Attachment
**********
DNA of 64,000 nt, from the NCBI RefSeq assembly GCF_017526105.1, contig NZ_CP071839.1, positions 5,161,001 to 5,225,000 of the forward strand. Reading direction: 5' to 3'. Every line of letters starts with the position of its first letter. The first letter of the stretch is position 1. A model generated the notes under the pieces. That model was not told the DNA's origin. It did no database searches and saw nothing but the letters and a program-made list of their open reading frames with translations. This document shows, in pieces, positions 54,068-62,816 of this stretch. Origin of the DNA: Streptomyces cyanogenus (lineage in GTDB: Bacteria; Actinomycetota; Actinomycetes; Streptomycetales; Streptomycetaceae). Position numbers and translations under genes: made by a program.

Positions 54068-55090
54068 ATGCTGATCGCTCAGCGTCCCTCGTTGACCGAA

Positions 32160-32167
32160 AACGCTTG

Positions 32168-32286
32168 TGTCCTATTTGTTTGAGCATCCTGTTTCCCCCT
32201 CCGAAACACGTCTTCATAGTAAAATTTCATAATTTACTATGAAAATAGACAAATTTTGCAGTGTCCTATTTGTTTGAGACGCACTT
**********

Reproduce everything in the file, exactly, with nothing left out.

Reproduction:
DNA of 64,000 nt, from the NCBI RefSeq assembly GCF_017526105.1, contig NZ_CP071839.1, positions 5,161,001 to 5,225,000 of the forward strand. Reading direction: 5' to 3'. Every line of letters starts with the position of its first letter. The first letter of the stretch is position 1. A model generated the notes under the pieces. That model was not told the DNA's origin. It did no database searches and saw nothing but the letters and a program-made list of their open reading frames with translations. This document shows, in pieces, positions 54,068-62,816 of this stretch. Origin of the DNA: Streptomyces cyanogenus (lineage in GTDB: Bacteria; Actinomycetota; Actinomycetes; Streptomycetales; Streptomycetaceae). Position numbers and translations under genes: made by a program.

Positions 54068-55090
54068 ATGCTGATCGCTCAGCGTCCCTCGTTGACCGAA

Positions 32160-32167
32160 AACGCTTG

Positions 32168-32286
32168 TGTCCTATTTGTTTGAGCATCCTGTTTCCCCCT
32201 CCGAAACACGTCTTCATAGTAAAATTTCATAATTTACTATGAAAATAGACAAATTTTGCAGTGTCCTATTTGTTTGAGACGCACTT